It’s not easy having diabetes. But if you also develop heart disease, it’s like being hit with a one-two punch! Having diabetes makes you twice as likely to develop heart disease. What’s more, you’re likely to get it earlier in life and have a more severe form of heart disease than someone without diabetes. The good news is that you can combat the odds and live a healthy life by taking steps to prevent and manage both conditions.
How Are Diabetes and Heart Disease Linked?
Heart disease and diabetes are so closely connected that there’s a condition called diabetic heart disease. In diabetes, your blood sugar (glucose) is too high. High blood sugar is damaging to your body in many ways, including causing problems with your heart.
Diabetes increases your risk of coronary heart disease (CHD), diabetic cardiomyopathy, and heart failure. CHD is usually caused by a buildup of cholesterol on the walls of the arteries that supply your heart with blood. With time, this narrows or clogs your coronary arteries and increases your risk of heart attack. Having high blood sugar makes CHD more likely and more serious because it damages your arteries and can contribute to high cholesterol.
Having diabetes and CHD can damage your heart muscle. This effect is even worse if you also have high blood pressure. Diabetic cardiomyopathy is damage that affects the structure and function of your heart, which can lead to heart failure. Heart failure is a weakening of your heart muscle to the point where it doesn’t pump enough blood to your body.
Who Gets Heart Disease and Diabetes?
Having a specific group of problems, called metabolic syndrome, increases your risk of getting both type 2 diabetes and heart disease. Your chances of having a heart attack are doubled if you have three or more metabolic risk factors including:
High triglycerides:150 mg/dL or higher
Low HDL or “good” cholesterol: Less than 50 mg/dL in women and 40 mg/dL in men
High blood sugar level: 100 mg/dL or higher when you are fasting
Large waistline: 40 inches or more for men or 35 inches or more for women
High blood pressure: 130 mm Hg or higher for the top number and/or 85 mm Hg or higher for the bottom number
Other risk factors for heart disease and diabetes include having a sedentary lifestyle and a diet high in saturated fats and sugar.
What Can I Do to Lower My Risk of Both Diseases?
You can take charge of your health to prevent and manage both diabetes and heart disease. The sooner you start taking these steps, the better:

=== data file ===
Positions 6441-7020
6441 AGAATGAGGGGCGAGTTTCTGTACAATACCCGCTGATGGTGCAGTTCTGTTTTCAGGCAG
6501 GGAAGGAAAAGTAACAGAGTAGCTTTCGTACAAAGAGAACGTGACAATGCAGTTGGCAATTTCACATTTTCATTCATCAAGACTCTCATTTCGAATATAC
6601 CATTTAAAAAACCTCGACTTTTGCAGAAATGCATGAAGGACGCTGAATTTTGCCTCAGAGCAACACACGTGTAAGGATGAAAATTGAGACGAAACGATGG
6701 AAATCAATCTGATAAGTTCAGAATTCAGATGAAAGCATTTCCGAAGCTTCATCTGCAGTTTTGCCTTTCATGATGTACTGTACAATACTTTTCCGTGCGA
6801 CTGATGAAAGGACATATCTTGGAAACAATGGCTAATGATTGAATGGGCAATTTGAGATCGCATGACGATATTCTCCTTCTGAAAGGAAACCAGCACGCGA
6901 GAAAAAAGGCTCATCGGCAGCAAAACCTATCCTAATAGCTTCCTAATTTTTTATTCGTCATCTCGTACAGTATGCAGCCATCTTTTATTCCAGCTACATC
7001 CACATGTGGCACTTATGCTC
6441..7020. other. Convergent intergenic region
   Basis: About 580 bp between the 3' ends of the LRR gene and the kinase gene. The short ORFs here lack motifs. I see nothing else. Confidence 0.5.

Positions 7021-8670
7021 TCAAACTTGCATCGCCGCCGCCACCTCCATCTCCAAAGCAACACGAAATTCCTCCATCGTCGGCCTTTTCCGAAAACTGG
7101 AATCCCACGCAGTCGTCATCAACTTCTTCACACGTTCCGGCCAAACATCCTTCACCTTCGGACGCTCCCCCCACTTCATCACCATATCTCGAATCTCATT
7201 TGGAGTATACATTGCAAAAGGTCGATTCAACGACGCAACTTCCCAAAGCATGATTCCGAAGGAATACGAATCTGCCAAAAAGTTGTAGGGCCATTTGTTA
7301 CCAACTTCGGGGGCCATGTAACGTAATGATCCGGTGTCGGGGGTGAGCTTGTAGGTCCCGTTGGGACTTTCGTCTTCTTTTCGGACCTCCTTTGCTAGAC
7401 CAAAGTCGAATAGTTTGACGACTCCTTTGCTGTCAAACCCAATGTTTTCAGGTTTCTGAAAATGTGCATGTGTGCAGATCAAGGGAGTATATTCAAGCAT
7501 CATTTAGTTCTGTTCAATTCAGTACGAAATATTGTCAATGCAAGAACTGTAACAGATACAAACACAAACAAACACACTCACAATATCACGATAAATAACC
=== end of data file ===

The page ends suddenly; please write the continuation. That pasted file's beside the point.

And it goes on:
Get a checkup. Visit your doctor’s office regularly to catch small problems before they become big. You probably won’t know you have risks such as high blood pressure, high blood sugar, or high cholesterol unless they are checked regularly.
Stop smoking. Your doctor is a great resource for advice about the best smoking cessation programs and medications.
Curb the salt and fat. Eat less salt and fat to help lower your blood pressure and cholesterol levels. Good choices include lean meats, low-fat dairy products, whole grains, fresh fruits, and fresh vegetables. Keep the cholesterol in your diet to less than 300 mg a day and limit processed foods.
Get the A1C test. This test measures the average blood sugar level over the last three months in people with diabetes. Doctors generally recommend that your level stays below 7%.
Pump it up. Increase your activity level to 30 minutes of moderate exercise five to seven days a week. Pick fun activities you enjoy. This can include sports, such as golf or basketball, or more relaxing activities such as walking or biking on a nature path. Ask your doctor what type of exercise is best for you.
Keep your weight down. Ask your doctor what your ideal weight goal should be and how to get there.
Ease up on alcohol. Drink in moderation, meaning one alcoholic drink per day for women or two per day for men, or not at all. Your doctor may recommend that you drink even less alcohol if you already have diabetes.
Refill your prescriptions. Take your medications as directed, including medications to lower blood pressure, cholesterol, and blood sugar. Ask your doctor if taking a daily aspirin is right for you.